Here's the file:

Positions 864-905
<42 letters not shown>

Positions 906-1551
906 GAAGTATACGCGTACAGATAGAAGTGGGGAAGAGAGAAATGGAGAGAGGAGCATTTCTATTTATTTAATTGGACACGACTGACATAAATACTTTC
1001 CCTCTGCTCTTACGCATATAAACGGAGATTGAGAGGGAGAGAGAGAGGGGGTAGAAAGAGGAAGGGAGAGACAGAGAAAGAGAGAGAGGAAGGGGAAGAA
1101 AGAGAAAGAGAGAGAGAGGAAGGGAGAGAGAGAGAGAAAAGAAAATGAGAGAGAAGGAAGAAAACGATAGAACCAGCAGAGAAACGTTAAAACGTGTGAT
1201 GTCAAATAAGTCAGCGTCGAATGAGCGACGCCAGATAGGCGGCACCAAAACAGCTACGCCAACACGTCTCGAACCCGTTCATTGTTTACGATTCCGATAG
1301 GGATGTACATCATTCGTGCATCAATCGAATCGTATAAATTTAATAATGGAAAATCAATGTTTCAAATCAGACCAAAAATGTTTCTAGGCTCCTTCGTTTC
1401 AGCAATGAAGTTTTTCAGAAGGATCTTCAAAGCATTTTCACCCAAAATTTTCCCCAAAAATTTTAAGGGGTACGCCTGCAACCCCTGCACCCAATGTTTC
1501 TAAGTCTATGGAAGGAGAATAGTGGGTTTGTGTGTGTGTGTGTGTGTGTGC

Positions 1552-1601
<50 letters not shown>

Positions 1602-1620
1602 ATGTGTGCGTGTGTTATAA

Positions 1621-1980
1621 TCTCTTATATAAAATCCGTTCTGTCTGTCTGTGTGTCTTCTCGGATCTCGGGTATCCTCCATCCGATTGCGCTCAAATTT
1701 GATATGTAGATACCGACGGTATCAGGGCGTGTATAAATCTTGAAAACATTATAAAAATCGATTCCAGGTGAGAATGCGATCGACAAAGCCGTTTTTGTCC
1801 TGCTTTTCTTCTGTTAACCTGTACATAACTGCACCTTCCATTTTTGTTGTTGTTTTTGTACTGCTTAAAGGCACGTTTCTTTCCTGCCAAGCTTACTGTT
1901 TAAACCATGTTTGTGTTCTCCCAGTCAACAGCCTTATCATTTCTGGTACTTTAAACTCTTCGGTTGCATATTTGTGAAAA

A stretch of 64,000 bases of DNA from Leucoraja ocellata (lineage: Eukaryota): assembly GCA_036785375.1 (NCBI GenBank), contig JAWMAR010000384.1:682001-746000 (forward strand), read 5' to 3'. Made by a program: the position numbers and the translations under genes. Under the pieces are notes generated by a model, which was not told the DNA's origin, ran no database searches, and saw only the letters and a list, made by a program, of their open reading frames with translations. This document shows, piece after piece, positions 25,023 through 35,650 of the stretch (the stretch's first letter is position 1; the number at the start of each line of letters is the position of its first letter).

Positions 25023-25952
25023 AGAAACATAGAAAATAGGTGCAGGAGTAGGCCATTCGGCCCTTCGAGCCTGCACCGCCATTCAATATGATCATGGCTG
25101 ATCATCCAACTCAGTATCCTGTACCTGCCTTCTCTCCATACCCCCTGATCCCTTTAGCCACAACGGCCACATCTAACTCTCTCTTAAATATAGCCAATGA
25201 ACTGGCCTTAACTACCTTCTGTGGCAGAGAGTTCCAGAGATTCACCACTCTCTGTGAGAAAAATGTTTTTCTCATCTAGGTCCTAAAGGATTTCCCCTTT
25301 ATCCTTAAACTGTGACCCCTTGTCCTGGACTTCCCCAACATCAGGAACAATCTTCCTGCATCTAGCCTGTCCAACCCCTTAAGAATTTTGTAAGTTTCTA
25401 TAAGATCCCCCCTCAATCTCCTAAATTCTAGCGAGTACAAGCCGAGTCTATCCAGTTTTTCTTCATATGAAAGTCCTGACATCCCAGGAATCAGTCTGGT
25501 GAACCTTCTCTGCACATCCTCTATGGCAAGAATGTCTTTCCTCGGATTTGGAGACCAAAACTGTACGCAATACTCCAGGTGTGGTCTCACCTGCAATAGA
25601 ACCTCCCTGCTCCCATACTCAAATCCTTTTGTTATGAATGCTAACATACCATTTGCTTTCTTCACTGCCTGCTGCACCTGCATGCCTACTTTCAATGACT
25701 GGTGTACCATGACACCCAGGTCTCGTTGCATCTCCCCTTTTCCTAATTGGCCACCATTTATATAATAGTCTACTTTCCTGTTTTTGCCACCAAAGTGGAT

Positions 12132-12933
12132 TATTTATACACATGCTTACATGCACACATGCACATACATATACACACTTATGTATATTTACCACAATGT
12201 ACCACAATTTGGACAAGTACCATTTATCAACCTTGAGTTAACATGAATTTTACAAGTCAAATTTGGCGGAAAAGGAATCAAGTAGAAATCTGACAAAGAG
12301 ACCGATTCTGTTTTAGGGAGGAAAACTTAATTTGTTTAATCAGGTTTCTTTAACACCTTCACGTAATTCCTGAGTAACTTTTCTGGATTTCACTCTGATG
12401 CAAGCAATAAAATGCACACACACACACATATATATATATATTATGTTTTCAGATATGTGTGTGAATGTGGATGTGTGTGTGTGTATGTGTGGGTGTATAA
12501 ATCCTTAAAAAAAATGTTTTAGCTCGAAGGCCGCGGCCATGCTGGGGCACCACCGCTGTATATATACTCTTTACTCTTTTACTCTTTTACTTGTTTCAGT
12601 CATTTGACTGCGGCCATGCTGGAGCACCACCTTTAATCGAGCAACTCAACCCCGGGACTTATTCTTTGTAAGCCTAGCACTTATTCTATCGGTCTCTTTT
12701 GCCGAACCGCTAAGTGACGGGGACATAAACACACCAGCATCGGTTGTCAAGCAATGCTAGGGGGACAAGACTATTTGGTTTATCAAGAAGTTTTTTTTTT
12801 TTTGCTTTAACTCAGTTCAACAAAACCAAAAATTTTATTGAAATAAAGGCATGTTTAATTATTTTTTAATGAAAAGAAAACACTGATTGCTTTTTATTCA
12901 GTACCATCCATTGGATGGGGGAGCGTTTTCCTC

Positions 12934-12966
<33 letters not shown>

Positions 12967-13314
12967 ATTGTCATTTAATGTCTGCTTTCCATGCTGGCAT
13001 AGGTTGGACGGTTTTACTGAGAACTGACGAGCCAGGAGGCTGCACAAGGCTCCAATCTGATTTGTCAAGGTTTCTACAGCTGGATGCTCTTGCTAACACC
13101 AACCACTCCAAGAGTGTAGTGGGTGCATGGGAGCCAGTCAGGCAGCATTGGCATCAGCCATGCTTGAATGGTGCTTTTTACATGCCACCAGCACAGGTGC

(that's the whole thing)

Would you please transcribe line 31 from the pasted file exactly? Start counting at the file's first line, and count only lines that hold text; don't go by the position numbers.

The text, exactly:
12132 TATTTATACACATGCTTACATGCACACATGCACATACATATACACACTTATGTATATTTACCACAATGT